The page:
The head of the United Nations’ body spearheading the fight against Aids is facing increasing pressure to step down after one of its biggest donors said it would be withholding funding.
Last week an independent panel investigating allegations of bullying and sexual harassment at UNAIDS issued a damning report into the organisation and its leadership.
The report described UNAIDS as an institution in crisis, one that was threatening its vital work. It said the body had failed to prevent or respond to allegations of sexual harassment, bullying and abuse of power and that there was overwhelming evidence of a “broken organisational culture”.
It continued: “The leadership of the UNAIDS secretariat fails to accept responsibility for a culture of impunity becoming prevalent in the organisation, a culture that does not ensure a safe and dignified workplace for its staff, and one that fails to respect human rights in line with law and United Nations values.”
Michel Sidibé, who has led the organisation as executive director since 2009, came in for particular criticism. Whilst the report praised his passion and commitment to fighting HIV/Aids it said that his “personalised, patriarchal management style” had enabled a culture of harassment in the organisation.
The crisis comes at a critical juncture in the HIV/Aids epidemic when UNAIDS' own figures show that the number of new HIV infections is rising in around 50 countries and resources to tackle the epidemic have flatlined.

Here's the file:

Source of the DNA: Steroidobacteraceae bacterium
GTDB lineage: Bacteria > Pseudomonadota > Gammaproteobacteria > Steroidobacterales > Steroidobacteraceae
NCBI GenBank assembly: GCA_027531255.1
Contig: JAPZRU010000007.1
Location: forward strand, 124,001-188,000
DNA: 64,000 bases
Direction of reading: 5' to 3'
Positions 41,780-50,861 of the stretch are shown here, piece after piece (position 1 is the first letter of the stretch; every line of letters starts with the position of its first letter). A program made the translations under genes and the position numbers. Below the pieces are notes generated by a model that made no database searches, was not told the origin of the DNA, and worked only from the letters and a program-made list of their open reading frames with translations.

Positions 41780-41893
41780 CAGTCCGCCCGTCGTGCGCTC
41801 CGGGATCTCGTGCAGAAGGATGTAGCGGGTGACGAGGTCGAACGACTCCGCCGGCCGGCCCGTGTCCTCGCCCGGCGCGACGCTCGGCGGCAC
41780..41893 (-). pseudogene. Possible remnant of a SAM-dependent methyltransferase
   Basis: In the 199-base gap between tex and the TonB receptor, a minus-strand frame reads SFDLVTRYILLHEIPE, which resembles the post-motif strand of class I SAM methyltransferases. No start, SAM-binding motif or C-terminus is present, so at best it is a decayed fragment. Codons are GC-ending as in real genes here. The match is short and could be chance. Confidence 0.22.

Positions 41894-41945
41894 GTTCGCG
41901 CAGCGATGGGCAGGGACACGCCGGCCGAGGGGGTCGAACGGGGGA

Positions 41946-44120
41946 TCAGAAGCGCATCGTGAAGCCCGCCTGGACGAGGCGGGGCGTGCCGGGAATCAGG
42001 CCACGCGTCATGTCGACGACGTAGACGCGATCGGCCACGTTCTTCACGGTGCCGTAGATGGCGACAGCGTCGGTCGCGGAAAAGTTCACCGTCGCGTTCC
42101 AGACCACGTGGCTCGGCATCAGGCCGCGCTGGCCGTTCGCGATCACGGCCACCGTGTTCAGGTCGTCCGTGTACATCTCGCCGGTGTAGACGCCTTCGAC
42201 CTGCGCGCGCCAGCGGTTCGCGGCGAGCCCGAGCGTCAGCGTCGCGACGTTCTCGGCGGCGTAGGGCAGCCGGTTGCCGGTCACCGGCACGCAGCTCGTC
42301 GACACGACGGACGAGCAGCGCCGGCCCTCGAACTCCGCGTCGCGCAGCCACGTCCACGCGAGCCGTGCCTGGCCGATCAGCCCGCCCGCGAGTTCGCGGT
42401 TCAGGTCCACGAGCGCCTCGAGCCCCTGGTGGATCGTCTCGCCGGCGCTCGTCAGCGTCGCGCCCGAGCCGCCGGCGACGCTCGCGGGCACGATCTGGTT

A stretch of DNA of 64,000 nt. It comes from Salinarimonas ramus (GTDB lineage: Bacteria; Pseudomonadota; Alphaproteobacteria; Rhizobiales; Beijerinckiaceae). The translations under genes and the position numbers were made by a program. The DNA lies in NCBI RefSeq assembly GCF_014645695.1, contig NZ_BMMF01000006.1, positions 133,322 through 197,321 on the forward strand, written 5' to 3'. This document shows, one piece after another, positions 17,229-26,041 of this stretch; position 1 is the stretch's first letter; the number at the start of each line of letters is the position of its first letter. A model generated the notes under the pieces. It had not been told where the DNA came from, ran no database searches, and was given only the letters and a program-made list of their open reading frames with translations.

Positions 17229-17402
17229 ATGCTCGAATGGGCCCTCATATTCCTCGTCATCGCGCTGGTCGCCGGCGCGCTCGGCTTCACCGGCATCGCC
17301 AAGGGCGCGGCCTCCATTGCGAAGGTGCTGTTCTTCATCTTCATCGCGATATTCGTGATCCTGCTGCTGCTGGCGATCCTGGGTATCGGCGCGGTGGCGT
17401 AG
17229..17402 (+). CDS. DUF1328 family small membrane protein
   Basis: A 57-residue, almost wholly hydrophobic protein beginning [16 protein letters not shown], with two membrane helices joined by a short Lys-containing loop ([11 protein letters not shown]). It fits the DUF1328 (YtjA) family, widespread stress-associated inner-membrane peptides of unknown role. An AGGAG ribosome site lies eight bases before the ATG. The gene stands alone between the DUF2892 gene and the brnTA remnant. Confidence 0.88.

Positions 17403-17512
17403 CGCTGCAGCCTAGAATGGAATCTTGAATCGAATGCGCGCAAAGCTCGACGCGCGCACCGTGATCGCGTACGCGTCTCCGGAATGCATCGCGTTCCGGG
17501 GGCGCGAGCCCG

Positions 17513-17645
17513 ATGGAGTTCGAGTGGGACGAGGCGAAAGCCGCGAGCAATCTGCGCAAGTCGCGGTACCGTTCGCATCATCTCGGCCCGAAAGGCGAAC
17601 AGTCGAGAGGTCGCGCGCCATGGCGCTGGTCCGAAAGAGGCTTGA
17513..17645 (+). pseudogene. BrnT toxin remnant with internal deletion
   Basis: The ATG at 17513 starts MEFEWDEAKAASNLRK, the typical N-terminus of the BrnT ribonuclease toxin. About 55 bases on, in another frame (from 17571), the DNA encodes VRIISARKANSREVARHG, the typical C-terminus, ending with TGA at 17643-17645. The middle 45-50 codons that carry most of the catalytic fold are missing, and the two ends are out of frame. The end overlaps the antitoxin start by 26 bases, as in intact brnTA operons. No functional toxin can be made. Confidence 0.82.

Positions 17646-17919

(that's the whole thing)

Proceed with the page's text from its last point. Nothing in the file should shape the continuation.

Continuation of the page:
To add to the body’s woes Sweden has said it will withhold its funding for 2019 until Mr Sidibé steps down. In 2017, Sweden donated just over $30m (around £23m), the second largest donor to UNAIDS after the United States.
Isabella Lovin, Sweden’s minister for international development, told the Swedish newspaper Svenska Dagbladet, that Mr Sidibé should go.
“We have made clear on several occasions that we have no confidence in Sidibé. I have also said this to him in person,” she said.
The UK, the fourth largest donor to UNAIDS, giving just over $19m (£15m) in 2017, was critical of the body but stopped short of calling for Mr Sidibé's resignation.
A spokesperson for the Department for International Development said: “The sector has been very clear that we cannot tolerate practices which don’t reach the standards we require. We expect immediate and far-reaching action from UNAIDS.”
At a meeting of UNAIDS' governing body in Geneva this week Mr Sidibé said he would step down next June, six months before his term of office is due to end
But Paula Donovan, co-director of AIDS-Free World and a leading voice in the fight against abuse by United Nations staff, said Mr Sidibé should go immediately, not at a time of his choosing.
"A leader of any other major institution who was accused of the wrongdoing described in the report would have been summarily fired. Mr Sidibé has taken advantage of a failure of leadership by the [UN] secretary-general and the governing body of UNAIDS. This is the culmination of the abuse of power and authority that has marked Mr Sidibé's tenure," she said.
Christine Stegling, executive director of the International HIV/AIDS Alliance, said the report came at a critical time in the fight against HIV/Aids.
"We are at a tipping point both epidemiologically and politically. Infections and mortality have decreased but, as UNAIDS itself noted in July, the response is off track. Many of us are fearful that HIV is slipping down the global health agenda.
"We need a credible, intelligent and inclusive UN agency that gives voice to the fact that Aids is not over and that a well-resourced response remains vital," she said.
(Photo: Wikimedia Commons)